Life Lessons From A Bicycle

It’s been over 30 years since I was a serious cyclist; in other words, since my bike was my only means of transportation.
About 10 years ago, I started to miss riding and bought a fancy bike that I ride sporadically when I start to feel nostalgic. For the past two years, it’s been hanging by its wheels from the ceiling of my garage, waiting patiently for me to miss it enough to get serious and put it back on the street.
Last week the urge hit me again.  For 5 days straight I took it out for a spin on the long road that I live on; every day it’s gotten easier and less painful to ride it. In the process I’ve discovered that, given half a chance,  your muscles really do remember everything. If you keep on riding every day, your instincts return, too.

The biggest difference in my riding experience this time is having the distinctions of Powerful Presence. That took the experience to a whole new level.
Riding alone on Saturday morning, that connection to Powerful Presence crossed my mind in three blinding flashes of the obvious:


  1. You must be fully in the  present moment while riding your bike or you could dump it at any time. Any distraction can cause you a serious injury.
  2. You have to keep your focus on your bike and your terrain. Paying more than momentary and peripheral attention to other riders can cause you serious injury. You have to trust that each rider is focusing on his or her own bike and terrain, of which you are a part. You have to resist the urge to compare yourself to anyone else or you will lose your focus.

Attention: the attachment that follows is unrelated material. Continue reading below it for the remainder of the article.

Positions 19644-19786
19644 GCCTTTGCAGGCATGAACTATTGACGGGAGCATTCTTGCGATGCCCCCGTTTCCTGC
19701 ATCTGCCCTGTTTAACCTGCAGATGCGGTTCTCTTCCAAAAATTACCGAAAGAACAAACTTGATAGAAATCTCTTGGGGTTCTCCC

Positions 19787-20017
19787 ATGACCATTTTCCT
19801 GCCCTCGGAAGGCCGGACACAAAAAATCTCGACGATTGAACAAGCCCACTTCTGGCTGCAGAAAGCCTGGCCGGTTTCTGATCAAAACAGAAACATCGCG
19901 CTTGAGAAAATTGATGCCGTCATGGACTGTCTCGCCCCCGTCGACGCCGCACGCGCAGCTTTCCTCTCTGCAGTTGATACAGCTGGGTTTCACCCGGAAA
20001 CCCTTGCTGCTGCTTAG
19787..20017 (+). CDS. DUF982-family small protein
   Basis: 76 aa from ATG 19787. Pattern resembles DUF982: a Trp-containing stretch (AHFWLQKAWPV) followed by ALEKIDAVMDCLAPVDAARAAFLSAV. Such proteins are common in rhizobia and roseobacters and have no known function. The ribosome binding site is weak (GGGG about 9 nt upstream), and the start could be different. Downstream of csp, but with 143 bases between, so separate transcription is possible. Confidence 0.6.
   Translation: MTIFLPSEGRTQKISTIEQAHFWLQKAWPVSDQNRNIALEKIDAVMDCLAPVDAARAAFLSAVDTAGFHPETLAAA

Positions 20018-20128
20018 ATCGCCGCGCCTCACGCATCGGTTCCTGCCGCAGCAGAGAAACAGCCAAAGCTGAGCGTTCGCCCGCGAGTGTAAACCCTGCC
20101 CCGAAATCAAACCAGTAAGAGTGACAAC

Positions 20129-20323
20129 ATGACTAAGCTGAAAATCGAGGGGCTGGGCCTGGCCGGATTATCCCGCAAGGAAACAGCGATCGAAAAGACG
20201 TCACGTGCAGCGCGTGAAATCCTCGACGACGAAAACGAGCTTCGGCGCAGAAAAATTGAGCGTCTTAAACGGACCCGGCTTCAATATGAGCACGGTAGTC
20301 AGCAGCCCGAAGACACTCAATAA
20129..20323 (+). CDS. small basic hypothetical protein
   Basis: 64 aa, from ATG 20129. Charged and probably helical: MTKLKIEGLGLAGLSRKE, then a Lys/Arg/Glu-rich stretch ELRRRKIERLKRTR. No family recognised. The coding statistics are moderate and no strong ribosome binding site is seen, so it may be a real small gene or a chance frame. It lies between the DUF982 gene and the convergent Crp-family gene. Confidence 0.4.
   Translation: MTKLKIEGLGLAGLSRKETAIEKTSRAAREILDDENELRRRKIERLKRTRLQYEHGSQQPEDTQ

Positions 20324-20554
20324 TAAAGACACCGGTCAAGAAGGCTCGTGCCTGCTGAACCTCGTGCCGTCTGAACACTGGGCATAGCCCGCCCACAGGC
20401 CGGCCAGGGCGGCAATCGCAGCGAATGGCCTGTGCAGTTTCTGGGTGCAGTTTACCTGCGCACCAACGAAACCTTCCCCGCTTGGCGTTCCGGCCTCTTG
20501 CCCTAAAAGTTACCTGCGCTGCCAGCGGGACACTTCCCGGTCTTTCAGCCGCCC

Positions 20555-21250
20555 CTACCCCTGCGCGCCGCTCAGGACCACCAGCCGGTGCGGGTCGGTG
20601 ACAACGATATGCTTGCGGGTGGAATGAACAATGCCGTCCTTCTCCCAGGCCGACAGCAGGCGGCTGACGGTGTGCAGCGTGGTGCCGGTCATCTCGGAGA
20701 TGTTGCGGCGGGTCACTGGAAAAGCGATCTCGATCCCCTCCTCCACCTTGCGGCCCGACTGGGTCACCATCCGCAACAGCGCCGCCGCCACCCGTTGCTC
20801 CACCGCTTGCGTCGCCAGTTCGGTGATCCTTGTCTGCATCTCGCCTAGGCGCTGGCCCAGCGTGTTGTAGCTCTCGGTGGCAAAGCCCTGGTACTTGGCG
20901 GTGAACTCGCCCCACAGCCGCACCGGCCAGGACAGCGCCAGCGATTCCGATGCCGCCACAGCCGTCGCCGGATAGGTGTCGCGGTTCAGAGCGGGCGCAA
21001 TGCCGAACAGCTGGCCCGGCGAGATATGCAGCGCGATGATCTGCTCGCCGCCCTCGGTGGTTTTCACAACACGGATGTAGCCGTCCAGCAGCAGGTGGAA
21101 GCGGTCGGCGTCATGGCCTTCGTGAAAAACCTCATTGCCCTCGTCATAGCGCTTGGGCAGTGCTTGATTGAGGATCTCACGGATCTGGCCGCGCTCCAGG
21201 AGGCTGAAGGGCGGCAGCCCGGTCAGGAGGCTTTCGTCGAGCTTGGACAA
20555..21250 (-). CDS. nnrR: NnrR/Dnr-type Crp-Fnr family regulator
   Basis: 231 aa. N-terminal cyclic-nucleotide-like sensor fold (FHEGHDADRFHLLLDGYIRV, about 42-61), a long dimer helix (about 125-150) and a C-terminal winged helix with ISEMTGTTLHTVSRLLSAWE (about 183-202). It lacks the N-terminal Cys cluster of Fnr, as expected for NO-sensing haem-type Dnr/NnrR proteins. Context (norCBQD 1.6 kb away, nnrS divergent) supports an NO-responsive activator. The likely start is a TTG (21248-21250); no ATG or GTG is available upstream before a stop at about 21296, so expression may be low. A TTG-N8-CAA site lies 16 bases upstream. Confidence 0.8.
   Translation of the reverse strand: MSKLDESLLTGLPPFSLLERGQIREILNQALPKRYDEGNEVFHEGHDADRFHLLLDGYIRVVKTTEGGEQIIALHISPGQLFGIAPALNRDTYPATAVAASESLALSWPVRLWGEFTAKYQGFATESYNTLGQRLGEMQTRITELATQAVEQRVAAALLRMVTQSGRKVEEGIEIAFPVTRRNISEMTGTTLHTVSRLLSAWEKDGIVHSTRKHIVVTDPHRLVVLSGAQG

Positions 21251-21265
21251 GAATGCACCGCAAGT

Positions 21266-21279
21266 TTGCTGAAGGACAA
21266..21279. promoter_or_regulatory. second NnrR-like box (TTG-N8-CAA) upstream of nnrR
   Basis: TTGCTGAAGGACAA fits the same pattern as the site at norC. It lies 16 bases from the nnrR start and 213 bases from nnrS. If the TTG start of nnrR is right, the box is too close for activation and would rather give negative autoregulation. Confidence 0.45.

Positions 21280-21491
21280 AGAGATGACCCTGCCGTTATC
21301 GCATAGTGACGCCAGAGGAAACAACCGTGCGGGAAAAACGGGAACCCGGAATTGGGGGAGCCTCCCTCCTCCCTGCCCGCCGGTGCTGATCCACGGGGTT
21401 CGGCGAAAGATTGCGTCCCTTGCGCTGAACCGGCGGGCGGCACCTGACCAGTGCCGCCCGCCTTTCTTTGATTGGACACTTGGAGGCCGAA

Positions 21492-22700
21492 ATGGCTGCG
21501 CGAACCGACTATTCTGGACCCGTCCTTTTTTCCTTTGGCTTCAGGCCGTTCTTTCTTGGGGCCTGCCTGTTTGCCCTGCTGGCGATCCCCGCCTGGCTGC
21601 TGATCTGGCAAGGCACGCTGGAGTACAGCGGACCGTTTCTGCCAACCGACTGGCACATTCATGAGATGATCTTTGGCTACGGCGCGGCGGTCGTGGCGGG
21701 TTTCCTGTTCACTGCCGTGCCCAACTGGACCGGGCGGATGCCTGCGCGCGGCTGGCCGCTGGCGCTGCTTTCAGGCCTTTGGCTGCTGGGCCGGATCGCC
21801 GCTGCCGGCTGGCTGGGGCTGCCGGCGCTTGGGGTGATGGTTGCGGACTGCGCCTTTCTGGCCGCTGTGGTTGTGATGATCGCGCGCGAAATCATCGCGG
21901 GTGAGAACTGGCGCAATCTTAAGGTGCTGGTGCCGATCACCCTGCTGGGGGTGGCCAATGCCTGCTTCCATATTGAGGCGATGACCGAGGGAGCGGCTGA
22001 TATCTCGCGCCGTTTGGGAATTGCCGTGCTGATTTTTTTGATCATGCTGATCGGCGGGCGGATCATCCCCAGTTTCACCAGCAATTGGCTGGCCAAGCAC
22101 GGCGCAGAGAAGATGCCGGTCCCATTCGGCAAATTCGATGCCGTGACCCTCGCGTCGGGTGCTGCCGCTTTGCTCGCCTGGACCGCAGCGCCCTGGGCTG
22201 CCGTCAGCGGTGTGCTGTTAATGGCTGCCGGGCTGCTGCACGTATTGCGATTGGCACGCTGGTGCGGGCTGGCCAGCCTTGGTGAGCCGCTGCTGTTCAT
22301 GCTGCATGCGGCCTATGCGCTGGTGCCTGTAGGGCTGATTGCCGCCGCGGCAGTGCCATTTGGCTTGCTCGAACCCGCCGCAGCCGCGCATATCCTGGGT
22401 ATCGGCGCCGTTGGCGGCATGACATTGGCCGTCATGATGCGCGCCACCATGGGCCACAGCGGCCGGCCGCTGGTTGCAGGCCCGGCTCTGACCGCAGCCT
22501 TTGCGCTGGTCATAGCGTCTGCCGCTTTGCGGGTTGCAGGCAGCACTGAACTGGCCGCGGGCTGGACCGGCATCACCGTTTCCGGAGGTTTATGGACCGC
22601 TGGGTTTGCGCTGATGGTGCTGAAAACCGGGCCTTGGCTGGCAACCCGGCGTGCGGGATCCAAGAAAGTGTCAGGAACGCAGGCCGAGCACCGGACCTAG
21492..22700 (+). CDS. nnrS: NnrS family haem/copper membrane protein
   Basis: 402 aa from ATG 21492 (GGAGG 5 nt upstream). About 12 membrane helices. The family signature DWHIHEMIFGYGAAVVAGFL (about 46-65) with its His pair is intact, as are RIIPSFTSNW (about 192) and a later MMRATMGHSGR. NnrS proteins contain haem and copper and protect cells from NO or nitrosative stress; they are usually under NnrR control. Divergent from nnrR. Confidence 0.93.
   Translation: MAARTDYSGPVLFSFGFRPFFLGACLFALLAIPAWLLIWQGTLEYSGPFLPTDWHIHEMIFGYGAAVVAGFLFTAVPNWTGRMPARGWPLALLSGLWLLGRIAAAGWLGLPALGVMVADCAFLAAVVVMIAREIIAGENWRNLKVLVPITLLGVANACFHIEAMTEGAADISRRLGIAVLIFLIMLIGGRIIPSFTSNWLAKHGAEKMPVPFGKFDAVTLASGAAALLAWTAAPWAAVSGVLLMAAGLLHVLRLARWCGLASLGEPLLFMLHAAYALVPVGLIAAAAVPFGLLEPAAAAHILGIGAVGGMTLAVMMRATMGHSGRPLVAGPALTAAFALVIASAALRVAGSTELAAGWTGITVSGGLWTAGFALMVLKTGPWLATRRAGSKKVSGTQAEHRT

3. The more you cycle, the better you get at it. When you focus on your personal best, you become the most proficient cyclist you can be. The race is between you and yourself;  it requires that you be 100% engaged in what you’re doing in every moment.

Pedaling my bike with the wind in my hair brought these three points home to me in a visceral way. Making the connection to the life lessons they contain isn’t as easy to do. As I finished my ride, I wanted to be sure to capture what I’d realized so I can remember it every day.


  1. My goal is to be completely present in every moment. I’m committed to the practice of being right here right now, without fear from the past or worry about the future.
  2. I claim the belief that I’m only responsible to be the best that I can be. There’s no one on the planet like me, so comparing myself in any way to anyone else will only cause me serious mental injury.
  3. I will keep my focus on being the best me I can be and trust that this is the path to my greatest proficiency and success.

Sometimes it really is just that simple.

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